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If you've ever wondered how some people manage to buy unusual property, it may be as easy as searching Derelict.com. The federal bureaucracy and local jurisdictions sell thousands of items at auction every year. They may or may not be available at bargain prices, but they do, indeed, come under the hammer regularly.

It's a matter of being in the right place at the right time. Or, more precisely, it's a matter of checking online listings and making an effort to be at the specified site when the auction is held. Seized Property Auctions are held regularly by the U.S. Department of the Treasury for instance, and lots offered for sale range from urban townhomes to 7,000-plus square foot luxury homes, from raw land to commercial buildings, and from warehouses in decrepit condition to operating businesses in the United States and its territories. They have been seized by various government agencies through legal forfeiture.

Much of the property that goes on the auction block has been seized due to smuggling, drug trafficking, money laundering, credit card fraud, food stamp fraud, mail fraud or other illegal activity.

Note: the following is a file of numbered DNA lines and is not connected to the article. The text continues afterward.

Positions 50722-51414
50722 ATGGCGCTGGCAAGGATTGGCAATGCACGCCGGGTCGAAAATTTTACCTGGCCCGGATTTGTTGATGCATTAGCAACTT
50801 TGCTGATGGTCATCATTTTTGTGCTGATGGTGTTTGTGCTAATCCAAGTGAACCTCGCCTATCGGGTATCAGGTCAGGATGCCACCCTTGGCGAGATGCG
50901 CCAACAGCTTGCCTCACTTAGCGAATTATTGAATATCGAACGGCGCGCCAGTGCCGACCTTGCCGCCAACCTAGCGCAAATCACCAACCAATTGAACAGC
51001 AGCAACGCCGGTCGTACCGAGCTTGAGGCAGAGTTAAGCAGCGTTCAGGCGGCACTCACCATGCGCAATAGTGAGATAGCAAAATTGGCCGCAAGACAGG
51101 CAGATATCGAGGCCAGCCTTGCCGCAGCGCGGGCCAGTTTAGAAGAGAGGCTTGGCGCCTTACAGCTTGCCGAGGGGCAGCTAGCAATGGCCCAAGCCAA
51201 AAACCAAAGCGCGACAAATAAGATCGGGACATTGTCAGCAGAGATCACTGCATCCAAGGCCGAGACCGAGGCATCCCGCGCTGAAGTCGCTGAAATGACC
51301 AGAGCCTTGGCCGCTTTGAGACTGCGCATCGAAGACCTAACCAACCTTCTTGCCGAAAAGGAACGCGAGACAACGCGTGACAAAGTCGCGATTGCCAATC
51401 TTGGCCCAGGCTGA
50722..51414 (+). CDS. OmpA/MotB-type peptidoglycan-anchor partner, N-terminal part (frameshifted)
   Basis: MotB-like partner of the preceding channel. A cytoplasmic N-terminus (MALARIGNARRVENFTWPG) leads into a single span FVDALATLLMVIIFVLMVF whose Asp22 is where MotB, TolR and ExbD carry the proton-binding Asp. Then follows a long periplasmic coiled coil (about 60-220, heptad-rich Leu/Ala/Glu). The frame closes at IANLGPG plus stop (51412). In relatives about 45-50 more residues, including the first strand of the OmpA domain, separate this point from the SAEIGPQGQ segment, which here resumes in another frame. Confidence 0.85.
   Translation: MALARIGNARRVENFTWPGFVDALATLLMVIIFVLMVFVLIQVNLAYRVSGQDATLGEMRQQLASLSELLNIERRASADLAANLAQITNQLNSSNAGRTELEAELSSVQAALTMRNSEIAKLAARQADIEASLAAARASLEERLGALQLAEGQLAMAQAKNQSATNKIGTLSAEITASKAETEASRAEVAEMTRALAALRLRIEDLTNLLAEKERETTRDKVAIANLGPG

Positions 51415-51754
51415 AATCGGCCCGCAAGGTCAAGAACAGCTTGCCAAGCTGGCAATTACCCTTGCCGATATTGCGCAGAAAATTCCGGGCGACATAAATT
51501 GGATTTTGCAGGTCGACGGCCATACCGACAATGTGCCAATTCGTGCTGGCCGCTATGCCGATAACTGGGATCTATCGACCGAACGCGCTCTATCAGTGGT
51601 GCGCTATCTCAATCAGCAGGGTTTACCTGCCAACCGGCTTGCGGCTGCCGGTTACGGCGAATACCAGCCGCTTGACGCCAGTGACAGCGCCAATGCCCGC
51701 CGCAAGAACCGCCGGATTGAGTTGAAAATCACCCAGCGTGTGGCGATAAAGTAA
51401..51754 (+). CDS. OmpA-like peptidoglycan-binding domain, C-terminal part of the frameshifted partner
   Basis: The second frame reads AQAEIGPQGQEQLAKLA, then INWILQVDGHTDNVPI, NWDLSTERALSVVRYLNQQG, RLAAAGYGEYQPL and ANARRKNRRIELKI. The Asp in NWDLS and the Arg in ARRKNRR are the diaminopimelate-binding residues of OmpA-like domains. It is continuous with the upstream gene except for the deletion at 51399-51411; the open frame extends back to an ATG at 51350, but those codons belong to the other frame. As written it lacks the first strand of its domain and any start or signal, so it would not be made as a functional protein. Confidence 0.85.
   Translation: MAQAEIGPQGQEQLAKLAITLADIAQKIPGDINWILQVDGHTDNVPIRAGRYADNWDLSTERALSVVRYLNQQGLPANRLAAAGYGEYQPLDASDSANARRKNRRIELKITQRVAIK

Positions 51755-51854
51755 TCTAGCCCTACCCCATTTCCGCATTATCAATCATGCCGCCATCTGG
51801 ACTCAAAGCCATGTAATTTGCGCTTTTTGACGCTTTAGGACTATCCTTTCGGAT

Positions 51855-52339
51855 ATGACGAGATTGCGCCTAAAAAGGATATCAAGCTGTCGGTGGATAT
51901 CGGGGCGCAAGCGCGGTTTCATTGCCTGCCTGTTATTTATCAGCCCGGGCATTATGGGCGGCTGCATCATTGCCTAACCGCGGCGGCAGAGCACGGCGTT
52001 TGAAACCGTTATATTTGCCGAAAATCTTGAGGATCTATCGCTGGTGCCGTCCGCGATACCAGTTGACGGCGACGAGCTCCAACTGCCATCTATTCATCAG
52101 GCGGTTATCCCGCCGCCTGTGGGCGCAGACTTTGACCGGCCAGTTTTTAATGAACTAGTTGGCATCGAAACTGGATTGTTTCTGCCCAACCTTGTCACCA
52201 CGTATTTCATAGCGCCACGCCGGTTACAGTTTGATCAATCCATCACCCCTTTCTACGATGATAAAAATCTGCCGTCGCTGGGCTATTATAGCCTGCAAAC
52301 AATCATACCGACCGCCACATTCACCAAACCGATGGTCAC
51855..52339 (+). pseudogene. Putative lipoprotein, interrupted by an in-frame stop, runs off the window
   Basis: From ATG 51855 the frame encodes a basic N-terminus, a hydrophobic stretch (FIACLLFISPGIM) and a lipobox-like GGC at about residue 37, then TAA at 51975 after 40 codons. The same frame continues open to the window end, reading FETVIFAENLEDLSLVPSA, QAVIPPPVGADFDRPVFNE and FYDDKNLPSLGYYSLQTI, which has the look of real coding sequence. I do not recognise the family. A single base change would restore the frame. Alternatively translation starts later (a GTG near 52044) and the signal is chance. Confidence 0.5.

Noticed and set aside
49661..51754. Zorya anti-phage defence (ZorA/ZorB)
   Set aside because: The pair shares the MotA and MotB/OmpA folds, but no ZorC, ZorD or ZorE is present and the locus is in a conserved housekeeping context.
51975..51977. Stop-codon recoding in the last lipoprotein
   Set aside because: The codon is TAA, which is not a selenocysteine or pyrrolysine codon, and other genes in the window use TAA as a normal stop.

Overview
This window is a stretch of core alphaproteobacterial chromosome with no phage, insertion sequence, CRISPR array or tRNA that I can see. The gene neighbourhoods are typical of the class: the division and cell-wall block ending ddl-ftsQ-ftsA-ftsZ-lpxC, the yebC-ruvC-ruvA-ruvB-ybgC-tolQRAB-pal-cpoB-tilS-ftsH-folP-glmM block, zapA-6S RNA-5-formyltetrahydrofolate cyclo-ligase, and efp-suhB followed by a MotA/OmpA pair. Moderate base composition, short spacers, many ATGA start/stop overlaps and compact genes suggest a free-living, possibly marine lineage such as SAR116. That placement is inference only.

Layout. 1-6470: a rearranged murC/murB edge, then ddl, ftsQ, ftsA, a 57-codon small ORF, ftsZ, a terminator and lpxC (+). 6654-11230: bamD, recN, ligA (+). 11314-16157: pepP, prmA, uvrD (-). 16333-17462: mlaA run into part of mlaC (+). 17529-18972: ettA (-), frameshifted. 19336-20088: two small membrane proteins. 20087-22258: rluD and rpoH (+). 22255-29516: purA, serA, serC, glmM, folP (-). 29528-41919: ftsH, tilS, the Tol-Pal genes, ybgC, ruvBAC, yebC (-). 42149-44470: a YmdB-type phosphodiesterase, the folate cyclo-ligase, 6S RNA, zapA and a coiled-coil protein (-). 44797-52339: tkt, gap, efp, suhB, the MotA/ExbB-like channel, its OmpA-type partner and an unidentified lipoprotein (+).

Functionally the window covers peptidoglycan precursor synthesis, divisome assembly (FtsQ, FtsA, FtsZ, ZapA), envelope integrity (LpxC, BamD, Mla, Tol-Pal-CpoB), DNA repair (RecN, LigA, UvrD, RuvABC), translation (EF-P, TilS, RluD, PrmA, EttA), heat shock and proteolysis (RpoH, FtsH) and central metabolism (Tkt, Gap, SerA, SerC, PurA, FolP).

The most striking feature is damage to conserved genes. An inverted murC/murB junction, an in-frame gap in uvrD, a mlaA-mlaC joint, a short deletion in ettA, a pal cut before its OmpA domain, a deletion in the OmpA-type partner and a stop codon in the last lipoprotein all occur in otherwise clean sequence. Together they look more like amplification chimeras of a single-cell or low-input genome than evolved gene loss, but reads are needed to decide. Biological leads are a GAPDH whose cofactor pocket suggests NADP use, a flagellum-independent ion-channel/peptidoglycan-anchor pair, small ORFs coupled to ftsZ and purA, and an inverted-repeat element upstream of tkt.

Special Offers

Other types of property owned by government entities -- think missile silos, lighthouses, historic jail, military bases and abandoned post offices complete with numbered brass boxes -- are also occasionally offered for sale at auction. These properties are rare, but the occasional beachfront condo might be to your liking. Raw land can range from a forested mountain top to an abandoned Old West mine to pastoral acreage in a rural community. Some auctions are held online, with bids submitted electronically.

Approximately 300 property auctions are held each year, and not all of them involve land and buildings. The government also disposes of items seized for non-payment of federal taxes, and may include jewelry, automobiles, new or used electronics, clothing and industrial equipment, including boats and aircraft. Local municipalities also hold frequent auctions to sell off seized vehicles or to retire older models from official service.

Bid Procedure

Most government auctions follow a specific procedure. Check on procedural guidelines and determine if a bidder qualification form is required. Be sure to bring with you a deposit check in the necessary form and amount or you will not be allowed to bid. If you are the winning bidder, you must complete the transaction within a stipulated period of time, so it is wise to have your financing in place prior to the auction.

The government is responsible for all payments and expenses prior to the date of closing and you will be given clear title to any property you win at auction.

Happy bidding!